February 16, 2011 § 2 Comments
You’ve probably heard of or seen the Eden project in Cornwall, UK but I wanted to review it briefly from an architecture perspective.
First off, obviously, it’s a series of domes using mostly hexagonal faces (some pentagons are used, but it doesn’t make much difference) made of ethyl tetra fluoro ethylene (ETFE) foil which is to say in very layman’s terms heavy plastic. The coolest part (I think) is that they weigh less than 1% of glass in the exact same dimensions and have much better insulation properties (as air is a horrible heat conductor when isolated in cells). So, they let in the same amount of sunlight and weigh far less, this means the steel doesn’t need to support nearly as much and so the entire building becomes much lighter; Michael Pawlyn says “…structure is actually lighter than the air contained within the buildings themselves.”
Since they allow more natural light to come in, it also saves on heating in the winter (they should combine with the old passive house concrete slab methodology) which would be more energy efficient (perhaps only because these are greenhouses and sustain a tropical climate 24 / 7. Houses would need cooling in the summer, depending on where you live)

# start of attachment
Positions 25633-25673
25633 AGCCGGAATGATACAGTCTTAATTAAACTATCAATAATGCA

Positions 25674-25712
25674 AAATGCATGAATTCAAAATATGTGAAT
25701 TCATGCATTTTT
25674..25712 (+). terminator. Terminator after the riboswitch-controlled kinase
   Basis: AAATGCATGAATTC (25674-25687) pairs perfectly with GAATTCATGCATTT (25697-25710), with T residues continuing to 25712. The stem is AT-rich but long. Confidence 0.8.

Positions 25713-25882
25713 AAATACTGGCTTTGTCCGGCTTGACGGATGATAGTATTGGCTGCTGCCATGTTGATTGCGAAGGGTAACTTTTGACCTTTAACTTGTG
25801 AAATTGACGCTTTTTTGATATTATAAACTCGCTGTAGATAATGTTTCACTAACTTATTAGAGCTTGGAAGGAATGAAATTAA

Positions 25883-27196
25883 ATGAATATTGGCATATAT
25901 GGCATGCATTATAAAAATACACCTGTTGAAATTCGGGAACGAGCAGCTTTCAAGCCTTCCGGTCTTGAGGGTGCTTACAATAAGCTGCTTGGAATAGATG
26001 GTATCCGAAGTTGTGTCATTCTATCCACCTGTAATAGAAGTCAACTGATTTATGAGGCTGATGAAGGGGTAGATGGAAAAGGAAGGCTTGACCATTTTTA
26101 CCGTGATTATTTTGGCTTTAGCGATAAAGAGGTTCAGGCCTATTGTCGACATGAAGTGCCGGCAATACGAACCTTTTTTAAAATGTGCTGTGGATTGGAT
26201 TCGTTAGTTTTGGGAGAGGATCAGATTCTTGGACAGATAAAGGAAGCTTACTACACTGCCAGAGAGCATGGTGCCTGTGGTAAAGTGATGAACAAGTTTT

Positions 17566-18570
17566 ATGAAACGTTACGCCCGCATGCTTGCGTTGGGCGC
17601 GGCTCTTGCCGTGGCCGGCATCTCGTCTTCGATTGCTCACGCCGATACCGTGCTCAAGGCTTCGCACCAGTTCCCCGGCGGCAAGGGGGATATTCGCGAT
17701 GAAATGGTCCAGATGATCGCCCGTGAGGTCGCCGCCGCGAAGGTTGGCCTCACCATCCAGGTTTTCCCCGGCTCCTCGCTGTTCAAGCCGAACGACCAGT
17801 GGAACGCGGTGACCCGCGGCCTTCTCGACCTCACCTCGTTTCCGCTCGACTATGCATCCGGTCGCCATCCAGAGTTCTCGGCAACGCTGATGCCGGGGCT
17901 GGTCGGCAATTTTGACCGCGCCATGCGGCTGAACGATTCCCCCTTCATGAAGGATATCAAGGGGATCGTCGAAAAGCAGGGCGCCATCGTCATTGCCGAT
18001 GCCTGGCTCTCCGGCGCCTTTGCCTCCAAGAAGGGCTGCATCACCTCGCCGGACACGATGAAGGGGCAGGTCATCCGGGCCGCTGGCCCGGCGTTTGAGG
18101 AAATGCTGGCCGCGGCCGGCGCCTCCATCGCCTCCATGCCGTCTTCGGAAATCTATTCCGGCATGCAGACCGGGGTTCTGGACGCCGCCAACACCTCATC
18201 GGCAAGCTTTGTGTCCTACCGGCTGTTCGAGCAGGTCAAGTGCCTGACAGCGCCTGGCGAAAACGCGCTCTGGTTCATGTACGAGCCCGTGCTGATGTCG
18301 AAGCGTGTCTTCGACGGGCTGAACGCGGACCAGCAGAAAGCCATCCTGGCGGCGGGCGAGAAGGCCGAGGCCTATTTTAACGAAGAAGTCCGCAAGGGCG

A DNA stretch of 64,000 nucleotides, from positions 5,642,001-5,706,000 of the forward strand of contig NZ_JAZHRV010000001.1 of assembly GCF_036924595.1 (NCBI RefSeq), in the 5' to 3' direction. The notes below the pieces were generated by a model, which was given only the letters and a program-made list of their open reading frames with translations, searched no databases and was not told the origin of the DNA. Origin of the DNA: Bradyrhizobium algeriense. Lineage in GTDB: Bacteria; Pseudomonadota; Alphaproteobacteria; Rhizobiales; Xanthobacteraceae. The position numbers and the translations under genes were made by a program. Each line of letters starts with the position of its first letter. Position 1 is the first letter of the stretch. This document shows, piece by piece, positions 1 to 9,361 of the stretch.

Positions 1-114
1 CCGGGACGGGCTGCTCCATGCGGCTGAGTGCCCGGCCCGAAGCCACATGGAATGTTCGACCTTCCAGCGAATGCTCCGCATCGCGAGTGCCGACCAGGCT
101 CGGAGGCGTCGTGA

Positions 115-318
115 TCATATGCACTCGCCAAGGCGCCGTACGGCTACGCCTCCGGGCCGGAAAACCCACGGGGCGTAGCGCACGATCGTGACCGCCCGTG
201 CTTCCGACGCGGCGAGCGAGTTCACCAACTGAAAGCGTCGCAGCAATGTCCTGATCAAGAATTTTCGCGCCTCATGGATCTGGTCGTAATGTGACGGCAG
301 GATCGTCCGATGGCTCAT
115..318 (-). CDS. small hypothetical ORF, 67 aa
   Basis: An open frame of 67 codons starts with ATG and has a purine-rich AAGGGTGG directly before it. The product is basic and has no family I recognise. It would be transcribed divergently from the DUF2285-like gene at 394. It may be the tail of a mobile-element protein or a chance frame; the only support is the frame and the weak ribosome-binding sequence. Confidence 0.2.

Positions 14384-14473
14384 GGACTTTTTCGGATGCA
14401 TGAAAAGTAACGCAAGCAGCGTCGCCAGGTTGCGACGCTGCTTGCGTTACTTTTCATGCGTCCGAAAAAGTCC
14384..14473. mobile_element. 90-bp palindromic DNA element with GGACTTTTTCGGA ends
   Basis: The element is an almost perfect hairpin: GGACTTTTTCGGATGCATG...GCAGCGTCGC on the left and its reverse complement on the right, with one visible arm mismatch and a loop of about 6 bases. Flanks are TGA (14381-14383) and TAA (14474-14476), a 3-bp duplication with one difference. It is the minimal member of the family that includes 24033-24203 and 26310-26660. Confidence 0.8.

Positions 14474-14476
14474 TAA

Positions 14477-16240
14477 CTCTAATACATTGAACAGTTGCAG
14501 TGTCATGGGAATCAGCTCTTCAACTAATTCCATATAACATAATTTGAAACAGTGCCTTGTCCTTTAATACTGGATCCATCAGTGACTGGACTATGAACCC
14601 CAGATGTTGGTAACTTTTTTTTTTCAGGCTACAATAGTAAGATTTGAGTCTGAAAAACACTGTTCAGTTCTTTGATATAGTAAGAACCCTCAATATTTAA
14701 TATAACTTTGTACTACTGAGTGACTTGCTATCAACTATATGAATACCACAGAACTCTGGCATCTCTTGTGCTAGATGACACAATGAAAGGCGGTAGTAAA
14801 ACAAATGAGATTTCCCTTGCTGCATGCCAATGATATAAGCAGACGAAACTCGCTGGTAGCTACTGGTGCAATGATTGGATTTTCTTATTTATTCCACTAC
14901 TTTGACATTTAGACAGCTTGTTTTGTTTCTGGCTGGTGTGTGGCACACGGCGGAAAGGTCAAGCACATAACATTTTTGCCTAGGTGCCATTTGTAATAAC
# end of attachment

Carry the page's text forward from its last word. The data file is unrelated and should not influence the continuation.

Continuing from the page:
So, we have this fantastic solution to making super strong, super light buildings that lets in tons of sunlight (which is good for humans as much as plants), why don’t we make buildings out of them?
Domes, although awesome and futuristic are horrible for space issues. They’re great for virtually everything else (there are a few built in Florida that are naturally hurricane proof) but if they’re perfectly spherical then they are by definition half as tall as they are wide and in city building, that makes for a horrendously inefficient use of space compared to the cookie-cutter two story town houses that are put up by the hundred. To build a dome within the thin strip lots of today’s cities the dome would only be one story tall, in the middle, and shorter towards the sides. This isn’t ideal, of course.
Still, many futurists thought they were fabulous and from a purely aesthetic point of view I have to agree.
If you have a large plot of land I definitely recommend looking into the advantages of dome homes as compared to regular box houses; it’s a truly remarkable structural shape.